Elementary Program

Integrated

Integrated, Interconnected, and Interested

Marin Montessori School's Elementary classrooms allow children to respond to lessons eagerly - and often dramatically - when they are able to see and explore connections between everything they are actively learning. Their engagement is reflective of how the world, in general, operates. The best thinkers - CEOs, artists, activists, peace-brokers - are all good at what they do because they see how things are interconnected and interdependent. By seeing the whole, children are better able to understand their role - how they fit in and what their contribution can be.

At the beginning of every year, Marin Montessori School's teachers ignite curiosity in the children by presenting the "Five Great Lessons." Each of these lessons is the leaping-off point to key academic areas that must be mastered in the elementary setting. The stories are told with drama, often acted out and supplemented with demonstrations. The essential lessons excite the children and raise more questions than answers. The stories are the catalysts that trigger curiosity and enthusiasm for exciting and important intellectual topics. The result is that children are eager to learn - even topics that might not have personally interested them in earlier studies. The Five Great Lessons vary in detail, complexity and depth for the Upper Elementary and the Lower Elementary presentations.

A critical aspect of the Great Lessons presentations is the unique ability for the story to provide a meaningful context for all of the key lessons that follow - as well as an opportunity to show interrelationships between topics and ideas. Context-setting enables young people to more rapidly understand, categorize, and carry out exercises on the topic materials as they embark on what is arguably one of the most dynamic cognitive acquisition periods in their development as human beings. Key lessons also vary in depth, complexity and type between the Upper and Lower Elementary classrooms.

Imagination

Imagination, Reason And Moral Character


For example, in looking at past civilizations young adults explore the factors that make some civilizations succeed and others fail. Working in groups, children pursue a variety of means to bring discussions to life (building timelines, creating a language system, modeling architecture, etc.). Heroes and heroines play significant roles in these discussions. Biographies illustrate the moral decisions that people in history were faced with, and the consequences and results of those moral decisions. Children have models by which to learn about real life and to make their own positive, moral decisions in context, both in and out of the classroom.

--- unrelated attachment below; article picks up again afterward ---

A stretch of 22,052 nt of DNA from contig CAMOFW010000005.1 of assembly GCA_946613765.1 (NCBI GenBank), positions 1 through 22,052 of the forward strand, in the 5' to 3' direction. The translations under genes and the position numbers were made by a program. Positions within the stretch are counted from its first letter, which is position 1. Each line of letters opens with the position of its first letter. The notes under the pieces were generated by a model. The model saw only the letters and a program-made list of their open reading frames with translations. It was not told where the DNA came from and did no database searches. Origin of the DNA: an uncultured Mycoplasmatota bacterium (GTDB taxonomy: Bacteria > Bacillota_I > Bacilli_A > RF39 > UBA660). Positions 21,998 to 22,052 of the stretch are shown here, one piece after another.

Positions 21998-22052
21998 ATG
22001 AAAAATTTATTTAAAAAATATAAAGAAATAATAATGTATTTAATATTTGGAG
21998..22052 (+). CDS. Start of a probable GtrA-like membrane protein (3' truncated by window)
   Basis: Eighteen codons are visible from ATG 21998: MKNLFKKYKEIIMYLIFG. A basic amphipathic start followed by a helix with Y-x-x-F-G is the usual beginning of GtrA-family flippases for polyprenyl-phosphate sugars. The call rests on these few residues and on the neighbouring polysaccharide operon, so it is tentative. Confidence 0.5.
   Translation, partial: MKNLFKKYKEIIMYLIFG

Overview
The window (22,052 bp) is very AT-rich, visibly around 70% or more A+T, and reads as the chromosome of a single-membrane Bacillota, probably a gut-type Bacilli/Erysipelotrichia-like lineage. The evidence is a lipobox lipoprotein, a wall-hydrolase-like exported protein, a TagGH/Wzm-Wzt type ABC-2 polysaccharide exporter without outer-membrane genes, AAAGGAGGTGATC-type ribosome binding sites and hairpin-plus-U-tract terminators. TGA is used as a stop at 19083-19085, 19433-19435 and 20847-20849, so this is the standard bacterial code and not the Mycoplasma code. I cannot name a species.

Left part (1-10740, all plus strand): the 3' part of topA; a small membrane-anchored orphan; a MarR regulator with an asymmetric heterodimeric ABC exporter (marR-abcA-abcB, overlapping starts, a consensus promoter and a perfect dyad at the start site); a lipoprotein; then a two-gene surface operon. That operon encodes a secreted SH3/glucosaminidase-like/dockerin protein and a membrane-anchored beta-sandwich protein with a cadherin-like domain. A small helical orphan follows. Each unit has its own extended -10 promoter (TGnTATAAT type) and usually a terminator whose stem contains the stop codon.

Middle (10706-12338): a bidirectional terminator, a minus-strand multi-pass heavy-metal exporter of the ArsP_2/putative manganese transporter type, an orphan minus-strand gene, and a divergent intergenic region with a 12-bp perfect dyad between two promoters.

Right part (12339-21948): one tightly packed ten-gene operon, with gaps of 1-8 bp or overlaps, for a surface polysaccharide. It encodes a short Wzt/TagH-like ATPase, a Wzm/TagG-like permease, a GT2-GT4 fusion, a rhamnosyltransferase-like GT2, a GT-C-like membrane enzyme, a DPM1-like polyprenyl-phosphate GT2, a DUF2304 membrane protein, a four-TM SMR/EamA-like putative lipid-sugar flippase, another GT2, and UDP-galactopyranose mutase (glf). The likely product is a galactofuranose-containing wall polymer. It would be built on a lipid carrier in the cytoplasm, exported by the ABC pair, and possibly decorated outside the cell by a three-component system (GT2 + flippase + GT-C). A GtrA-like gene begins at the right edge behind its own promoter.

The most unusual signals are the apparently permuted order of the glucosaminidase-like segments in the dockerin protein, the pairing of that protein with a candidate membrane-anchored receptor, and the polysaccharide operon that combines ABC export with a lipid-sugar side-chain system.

Big Works

Big Works


Once Key Lessons are imparted to a group of children the group, and the individuals within the group, are charged with finding a way to explore and master the lesson. The group must come up with a concept, determine how to execute the idea, determine how each member will contribute, and successfully complete the idea - and then figure out how to present and teach the idea to other groups. We call these demonstrations of understanding "Big Works."

This approach has several outcomes: first, the children universally come up with original ideas bigger and better than the teacher could have imagined because they are unconstrained. Second, the children learn, in real time, the skills necessary to communicate, work together, manage time, and create collaboratively. Finally, these children gain a deep understanding of the lessons they are pursuing because they are deeply interested in achieving a successful expression of their idea.

Change

Agents Of Change

Children at the Elementary level learn that everything we have in this world stems from the work - intellectual or manual - of some other human being, and that we experience both the positive and negative consequences resulting from the work done before us. This leads to a fundamental question for each young person: What and how will I contribute?

But it is not enough for the question merely to be asked. At Marin Montessori School, we encourage each child to understand and realize the power they have to make a difference for the better. They are challenged to determine individually how they can become a life-long "agents of change" in ways that benefit others. Teachers appeal to their children to funnel their energies into projects where they can see the positive impact that they can make in the world.

People

Positive, Creative, Morally Invested People

Marin Montessori School strives to help young people build the skills, acquire the knowledge, and develop a moral compass that will serve them as adults who are passionate about life - and passionate about doing things in life that will make a difference to us all. Whether through the invention of new technologies, the creation of breathtaking art, the brokering of peace among warring nations, or simply by making a day-to-day difference in the life of another person, Marin Montessori School will have provided its children with the tools and incited their passions, enabling them to make important things happen.

One Great Story

One of the Great Lessons is The Coming of the Universe. This story provides context and shows relationships between states of matter, physical sciences, earth sciences, astronomy and more. Key lessons in each of these areas follow over the course of the year. With the telling of the story the children realize their own picture of how all these lessons fit together. This enables them to more rapidly master and apply each concept to the next.

Other stories provide context for critical (and required) areas of study: from topics like math (multiplication, division, squaring, cubing, etc.) and language (parts of speech, sentence structure, creative writing, etc.) to science (natural and physical), art and music, and more.